People with relatively few assets, says Saneli Ngcobo, often feel that there is no point in drawing up a will. They are, she says, possibly deterred by the knowledge that making a will involves paying a fee to the attorney and they may also have such faith in the laws of the land that they believe these will see to it that whatever they leave behind goes to the appropriate beneficiaries.
Sometimes, adds Ngcobo, they may also feel that they are too old or too young and sometimes (in a very few cases) they simply do not care what happens to their assets after their death.
In other cases, says Ngcobo, they may go the DIY route and try to draw up a will themselves, witnessed possibly by neighbours, friends or even the heirs themselves. (There are serious consequences to getting this wrong – such as invalidating the will or disinheriting a chosen heir).
Those who neglect to make a will are at risk that their assets do not end up with the preferred heirs – or perhaps not in the proportions they would have wanted, or with serious “strings attached” that limit access to the funds in ways that could have been avoided. Those who do draw up wills themselves tend to make fundamental mistakes such as failing to appoint an executor or trustees (especially where there is a possibility of minor children or grandchildren inheriting), or to leave loopholes and ambiguities that create unnecessary uncertainty and stress for those left behind. And of course, there are those special items that have sentimental value to a particular family member, which only a will can properly allocate. “In our experience, family members are well served by creating as much certainty as possible – without that, the already difficult grieving process can be further complicated.” There is much to be said for obtaining proper professional advice in connection with one’s estate.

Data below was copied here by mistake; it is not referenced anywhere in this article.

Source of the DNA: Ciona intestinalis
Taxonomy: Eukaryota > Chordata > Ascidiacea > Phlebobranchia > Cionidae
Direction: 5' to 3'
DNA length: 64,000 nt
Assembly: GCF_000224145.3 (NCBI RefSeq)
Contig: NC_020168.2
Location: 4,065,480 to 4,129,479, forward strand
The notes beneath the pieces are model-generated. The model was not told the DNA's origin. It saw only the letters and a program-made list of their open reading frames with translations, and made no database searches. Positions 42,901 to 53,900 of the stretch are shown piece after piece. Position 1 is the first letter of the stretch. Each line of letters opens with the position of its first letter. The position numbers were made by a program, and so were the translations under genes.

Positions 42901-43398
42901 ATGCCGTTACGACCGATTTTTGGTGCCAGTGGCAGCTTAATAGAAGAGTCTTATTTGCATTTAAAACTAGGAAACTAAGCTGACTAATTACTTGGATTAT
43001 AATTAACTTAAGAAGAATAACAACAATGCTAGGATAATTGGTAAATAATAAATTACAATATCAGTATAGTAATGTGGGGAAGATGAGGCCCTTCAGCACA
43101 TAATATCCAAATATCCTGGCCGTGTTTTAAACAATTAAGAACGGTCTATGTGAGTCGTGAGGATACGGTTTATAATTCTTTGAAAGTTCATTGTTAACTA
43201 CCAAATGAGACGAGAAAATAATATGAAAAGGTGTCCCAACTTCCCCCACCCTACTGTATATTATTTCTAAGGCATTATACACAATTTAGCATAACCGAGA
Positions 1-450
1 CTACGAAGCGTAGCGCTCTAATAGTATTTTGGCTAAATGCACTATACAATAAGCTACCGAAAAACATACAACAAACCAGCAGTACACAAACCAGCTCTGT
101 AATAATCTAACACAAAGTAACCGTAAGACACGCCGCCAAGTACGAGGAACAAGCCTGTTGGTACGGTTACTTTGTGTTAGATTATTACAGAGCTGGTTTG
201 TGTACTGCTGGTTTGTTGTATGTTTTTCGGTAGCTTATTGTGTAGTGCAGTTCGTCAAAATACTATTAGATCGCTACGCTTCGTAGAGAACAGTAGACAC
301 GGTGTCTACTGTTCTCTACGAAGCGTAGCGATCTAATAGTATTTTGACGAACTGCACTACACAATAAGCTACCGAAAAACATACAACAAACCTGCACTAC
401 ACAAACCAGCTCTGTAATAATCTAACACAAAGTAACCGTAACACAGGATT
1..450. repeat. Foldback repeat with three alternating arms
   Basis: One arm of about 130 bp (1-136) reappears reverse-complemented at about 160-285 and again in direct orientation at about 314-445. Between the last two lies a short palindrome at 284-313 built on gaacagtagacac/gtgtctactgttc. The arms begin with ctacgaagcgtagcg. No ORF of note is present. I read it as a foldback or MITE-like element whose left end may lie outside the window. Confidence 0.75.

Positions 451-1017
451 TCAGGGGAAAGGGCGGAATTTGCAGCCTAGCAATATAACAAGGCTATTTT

Changes in circumstances often also require a review of one’s will – it is important not to just assume that because one signed a will 10 years ago, it still adequately caters for one’s wishes.
“The relatively small cost of making a will with the help of a lawyer is almost always more than compensated for by the way such wills facilitate passing on inheritances and ensuring that they end up in the right hands,” says Ngcobo. “This advice is not a new, but it is surprising how often it is not observed.”
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